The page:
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Nick Kyrgios and the mystery of temperament

 Nick Kyrgios last year

Nick Kyrgios last year

So The New York Times Magazine’s US Open Special is basically a cover story on bad boy du jour Nick Kyrgios, pictured biting on the cross he wears around his neck and, oh, you can imagine the posts in response – not just about the cross but on Nick in general. 

But the cross is an interesting metaphor here. Then Jesus told his disciples, “If anyone would come after me, let him deny himself and take up his cross and follow me. For whoever would save his life will lose it, but whoever loses his life for my sake will find it. For what will it profit a man if he gains the whole world and forfeits his soul? Or what shall a man give in return for his soul?” (Matthew 16: 24-36)

What indeed. Nick’s rather tiny cross is his ambivalence toward tennis. He’d rather be playing basketball. Judging from the responses to the article, Nick would seem to be an obnoxious young man not worth the time of day, let alone a Times cover story. But to me, the profile raised many intriguing questions:

Why isn’t he playing basketball? If he’s any kind of fan, he might know the story of Michael Jordan, perhaps the most rarified of hoop stars. Jordan retired from the NBA in 1993 to become a baseball player, but it was too late. The neurological connections needed for baseball should’ve been formed when he was a tween – see the book “Why Michael Couldn’t Hit and Other Tales of the Neurology of Sports” – and he soon went back to the NBA. (By the way, this is the single greatest argument for learning all you can – sports, languages, musical instruments – while you’re young.)

So why didn’t Kyrgios pursue basketball as a child? The article says his parents – Greek and Malaysian immigrants to Australia – weren’t pushy tennis parents, yet they pushed him to choose tennis over basketball. Isn’t that being pushy?

But perhaps more important, might not the lure of basketball lie in the fact that he plays it for fun not for work? If he were actually part of the grind that is the NBA, might not he come to regard it the way he does tennis?

As for tennis, is it possible to be good, even great at something you don’t love or much like? Being a world-class athlete isn’t like being a businessman. You have to have extraordinary talent. But can that talent trump a lack of passion? Consider Andre Agassi, who in his harrowing, howlingly funny memoir “Open” states point blank that he hated tennis. Yet he rose to the No. 1 ranking and won eight Slams, playing at the end in terrible pain. John McEnroe, another great, once said he never had the passion for playing that Jimmy Connors had.

To succeed, you need the four Ts – talent, training, technique and temperament. The dyspeptic journalist H.L. Mencken said Theodore Roosevelt, one of America’s most outstanding presidents, had a second-rate mind but a first-class temperament. I disagree but the point is well-taken. Doing something for which you have the gift but not the mindset, personality and desire is almost as bad as doing something you love for which you have no talent. (See the ballet-obsessed Zelda Fitzgerald and Florence Foster Jenkins, the socialite opera singer who sang – badly – and is the subject of the new, eponymous film starring Meryl Streep.)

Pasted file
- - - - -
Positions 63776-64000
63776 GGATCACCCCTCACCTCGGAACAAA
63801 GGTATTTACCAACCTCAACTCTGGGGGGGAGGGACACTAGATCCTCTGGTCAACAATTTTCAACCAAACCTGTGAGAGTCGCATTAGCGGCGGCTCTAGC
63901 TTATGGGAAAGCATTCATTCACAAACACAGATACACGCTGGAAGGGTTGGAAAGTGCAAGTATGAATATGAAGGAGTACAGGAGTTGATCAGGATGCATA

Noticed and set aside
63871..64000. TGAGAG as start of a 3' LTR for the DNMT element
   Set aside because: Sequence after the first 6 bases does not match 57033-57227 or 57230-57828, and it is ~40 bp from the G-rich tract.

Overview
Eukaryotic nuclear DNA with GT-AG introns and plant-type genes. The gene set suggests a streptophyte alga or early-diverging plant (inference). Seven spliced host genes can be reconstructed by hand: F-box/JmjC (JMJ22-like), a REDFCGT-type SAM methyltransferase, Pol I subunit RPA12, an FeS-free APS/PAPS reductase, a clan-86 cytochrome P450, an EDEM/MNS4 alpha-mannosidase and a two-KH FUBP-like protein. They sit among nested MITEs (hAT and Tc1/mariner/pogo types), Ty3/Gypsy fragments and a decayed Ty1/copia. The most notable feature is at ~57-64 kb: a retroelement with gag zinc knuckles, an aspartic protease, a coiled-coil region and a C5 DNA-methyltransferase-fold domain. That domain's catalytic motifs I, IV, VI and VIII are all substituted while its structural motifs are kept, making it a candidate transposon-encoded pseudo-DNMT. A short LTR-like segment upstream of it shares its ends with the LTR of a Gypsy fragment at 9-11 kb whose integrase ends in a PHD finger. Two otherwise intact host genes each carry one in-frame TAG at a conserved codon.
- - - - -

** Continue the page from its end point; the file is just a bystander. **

Did McEnroe and Agassi lack the temperament for tennis? Does Kyrgios? Tennis, like most sports and the performing arts, would seem to embrace an array of temperaments from the introverts (Rafael Nadal) to the extroverts (Novak Djokovic). What all tennis players seem to have in common is a fierce individualism that serves them well in a most singular sport in which you must sometimes play not only your opponent but the crowd and yourself.

It’s possible that McEnroe’s and Agassi’s real feelings toward tennis were blind spots for them. I think they cared for the sport more than they knew. (They both still play.) But clearly there were aspects of the game that they hated, which is true of most careers, even a dream job.

Unlike most of the posters on The New York Times cover story, I think the jury is still out on Nick, who at 21 and ranked 16 is still wildly unformed. I’m old enough to remember the idolized Roger Federer as a teenager. Fed – now sidelined with injuries but still haunting his fans and the sport -- was an emotional wreck. Nole – coming off a weak (for him) summer after a brilliant winter and spring that saw his apotheosis at the French Open – was something of a teenage punk. Andy Murray – on the ascent (again) after another Wimbledon title and Olympic gold in men’s singles play and reconnecting with no-nonsense coach Ivan Lendl – is still trying to get a handle on negative emotional energy. The only one of the Big Four who seemed grownup from the beginning was Rafael Nadal, who took two golds in men’s doubles and mixed doubles in Rio despite a sore left wrist – but even he can be passive-aggressive on the court with his obsessive-compulsive antics.

The point is, We humans are complex creatures. Yet we persist, resigned in the knowledge that no one gets every gift or reward and comforted by the realization that we are more than our worst day.

The Big Four matured and ripened – becoming champion players, entering into adult relationships and, in most cases, marrying and fathering children.

The same may happen for Kyrgios – in the Nick of time.